The problem persists.

  • Another test came to my mind: to check whether I had any problems with the way I'm using signals and slots, I replaced QProcess with QFile and opened /dev/zero directly. This worked fine. I also tried opening a FIFO (named pipe) that had a "cat /dev/zero" running on the other end. This also worked fine.

    I am beginning to think that I might have hit some kind of a bug in QProcess.

  • I think you'll need to install your own signal handler for SIGPIPE then (or simply ignore the signal).

    @signal(SIGPIPE, SIG_IGN);@

  • Thank you for the suggestion, but I think that one should resort to ignoring signals only when there exists a good reason for doing so. In my opinion, ignoring SIGPIPE in this particular case would just serve to cover up a potentially deeper problem.

    Besides that, it does not work. I tried substituting the "cat /dev/zero" process with the following small program:

    #include <cstdio>
    #include <csignal>

    int main() {
    signal(SIGPIPE, SIG_IGN);
    while (true)
    putc('A', stdout);
    return 0;

    The proces does not die in this case (because it ignores SIGPIPE), but after outputting a few frames, putc() suddenly fails with EPIPE (i.e., "Broken pipe").

    The essential problem therefore does not lie in the process being killed with SIGPIPE, but rather in Qt closing the pipe to the subprocess, which causes SIGPIPE to be sent. However, the question remains: why does Qt close the pipe?

  • What QProcess::ProcessChannelMode have you set? Maybe try a different one then?


  • I did not set the channel mode explicitly, because it is set to QProcess::SeparateChannels by default; and that's exactly what I need. The other two modes are not suitable for me: I need to capture the data on process' stdout (which rules out QProcess::ForwardedChannels) and not mix in anything else (which rules out QProcess::MergedChannels).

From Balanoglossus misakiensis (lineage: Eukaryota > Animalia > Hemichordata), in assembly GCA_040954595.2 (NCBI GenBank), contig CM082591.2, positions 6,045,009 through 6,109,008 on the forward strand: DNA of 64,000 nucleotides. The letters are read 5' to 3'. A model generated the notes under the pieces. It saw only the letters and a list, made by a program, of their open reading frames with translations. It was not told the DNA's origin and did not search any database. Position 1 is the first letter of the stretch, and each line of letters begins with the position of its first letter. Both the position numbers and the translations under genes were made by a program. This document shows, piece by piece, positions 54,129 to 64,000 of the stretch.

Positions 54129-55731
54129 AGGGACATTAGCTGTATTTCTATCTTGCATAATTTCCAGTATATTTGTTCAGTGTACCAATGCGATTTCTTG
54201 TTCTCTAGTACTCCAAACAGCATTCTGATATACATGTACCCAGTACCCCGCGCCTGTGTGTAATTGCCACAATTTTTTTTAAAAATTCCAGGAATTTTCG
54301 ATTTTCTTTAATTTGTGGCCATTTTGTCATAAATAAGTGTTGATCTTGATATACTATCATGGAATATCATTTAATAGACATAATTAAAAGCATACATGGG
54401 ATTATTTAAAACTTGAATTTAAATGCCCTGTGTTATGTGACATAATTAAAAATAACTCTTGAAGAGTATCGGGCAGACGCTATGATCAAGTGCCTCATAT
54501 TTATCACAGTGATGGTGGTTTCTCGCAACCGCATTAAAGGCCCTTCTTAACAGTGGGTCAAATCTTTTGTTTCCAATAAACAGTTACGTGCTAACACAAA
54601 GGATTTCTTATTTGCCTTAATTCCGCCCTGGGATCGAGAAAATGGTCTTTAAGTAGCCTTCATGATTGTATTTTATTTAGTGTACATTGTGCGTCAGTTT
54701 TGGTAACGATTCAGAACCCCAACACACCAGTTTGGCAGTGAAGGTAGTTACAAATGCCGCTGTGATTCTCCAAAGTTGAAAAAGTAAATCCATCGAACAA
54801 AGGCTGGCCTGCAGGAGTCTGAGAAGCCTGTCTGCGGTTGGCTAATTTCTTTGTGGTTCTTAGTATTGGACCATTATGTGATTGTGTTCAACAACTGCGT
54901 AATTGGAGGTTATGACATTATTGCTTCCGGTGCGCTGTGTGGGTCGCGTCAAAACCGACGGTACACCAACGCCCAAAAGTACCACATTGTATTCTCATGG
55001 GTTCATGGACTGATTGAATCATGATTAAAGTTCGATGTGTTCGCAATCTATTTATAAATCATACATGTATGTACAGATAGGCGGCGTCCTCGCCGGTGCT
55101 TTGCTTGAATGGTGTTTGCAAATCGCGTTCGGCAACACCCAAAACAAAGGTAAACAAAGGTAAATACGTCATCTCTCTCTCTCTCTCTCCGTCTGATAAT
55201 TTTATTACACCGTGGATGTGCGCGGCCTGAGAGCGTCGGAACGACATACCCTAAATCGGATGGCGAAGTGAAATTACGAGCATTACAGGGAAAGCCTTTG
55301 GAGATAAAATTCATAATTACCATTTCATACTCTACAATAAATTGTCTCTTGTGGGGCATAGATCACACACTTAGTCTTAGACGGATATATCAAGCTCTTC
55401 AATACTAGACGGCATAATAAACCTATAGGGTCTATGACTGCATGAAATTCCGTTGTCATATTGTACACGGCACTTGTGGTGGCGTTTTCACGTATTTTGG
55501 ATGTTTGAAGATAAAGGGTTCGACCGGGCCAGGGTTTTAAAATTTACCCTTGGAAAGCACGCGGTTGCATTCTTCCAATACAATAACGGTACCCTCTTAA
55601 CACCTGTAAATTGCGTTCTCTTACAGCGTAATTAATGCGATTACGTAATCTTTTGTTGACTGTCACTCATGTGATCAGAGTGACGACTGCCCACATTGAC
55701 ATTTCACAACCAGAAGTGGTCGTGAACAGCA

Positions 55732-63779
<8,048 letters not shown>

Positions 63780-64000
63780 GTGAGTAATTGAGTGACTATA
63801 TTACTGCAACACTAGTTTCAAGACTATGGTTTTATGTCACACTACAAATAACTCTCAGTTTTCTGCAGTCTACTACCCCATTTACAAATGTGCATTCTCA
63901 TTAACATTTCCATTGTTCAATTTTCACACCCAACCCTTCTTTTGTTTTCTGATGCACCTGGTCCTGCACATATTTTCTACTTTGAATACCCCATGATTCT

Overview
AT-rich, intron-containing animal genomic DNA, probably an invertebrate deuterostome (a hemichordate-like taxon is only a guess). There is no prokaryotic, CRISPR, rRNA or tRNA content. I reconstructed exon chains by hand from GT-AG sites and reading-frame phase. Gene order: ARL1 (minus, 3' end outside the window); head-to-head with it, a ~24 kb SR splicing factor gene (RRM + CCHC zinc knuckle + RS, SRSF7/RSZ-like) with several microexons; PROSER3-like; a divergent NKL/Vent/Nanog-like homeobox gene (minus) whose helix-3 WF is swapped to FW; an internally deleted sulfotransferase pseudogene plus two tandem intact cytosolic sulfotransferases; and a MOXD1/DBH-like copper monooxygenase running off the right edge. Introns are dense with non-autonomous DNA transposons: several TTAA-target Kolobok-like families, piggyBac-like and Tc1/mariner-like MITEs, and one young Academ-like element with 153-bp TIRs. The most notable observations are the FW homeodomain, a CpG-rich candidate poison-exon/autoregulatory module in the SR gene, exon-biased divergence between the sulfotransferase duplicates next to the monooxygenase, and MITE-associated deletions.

• ...still, would be interesting to see if QProcess::ForwardedChannels fixes the issue.

    Also, what is the purpose of:
    cat /dev/zero

    Why not read from /dev/zero directly? Or even better, create a buffer full of "zero" bytes yourself?

  • As I said, this is a minimal non-working example intended to demonstrate an issue that I am facing in the context of a larger application. It is not meant to do anything useful. The "cat /dev/zero" command only serves here as a convenient source of data; in reality, this command would be replaced with another process that outputs raw video frames.

    Since I need to capture the command's output, there is no point in setting QProcess::ForwardedChannels as that would cause the output of the QProcess to be forwarded directly to the standard output of the parent application. There would be no way of capturing it then.

  • [quote author="alajovic" date="1365361656"]It is not meant to do anything useful.[/quote]

    Okay, I see.

    [quote author="alajovic" date="1365361656"]there is no point in setting QProcess::ForwardedChannels as that would cause the output of the QProcess to be forwarded directly to the standard output of the parent application. There would be no way of capturing it then.[/quote]

    The point is not to get your program working, but to track down the problem. Then, if it turns out something is wrong inside Qt, get the bug fixed. I think it would be interesting to know whether this is related to redirecting the standard streams...

  • Okay, it's an easy test anyway.

    I tried putting


    before process.start(). The subprocess then ran uninterrupted and its standard output was forwarded to the standard output of the test application. Meanwhile, the application itself was blocking on process.waitForReadyRead() call (line 40 in my original post).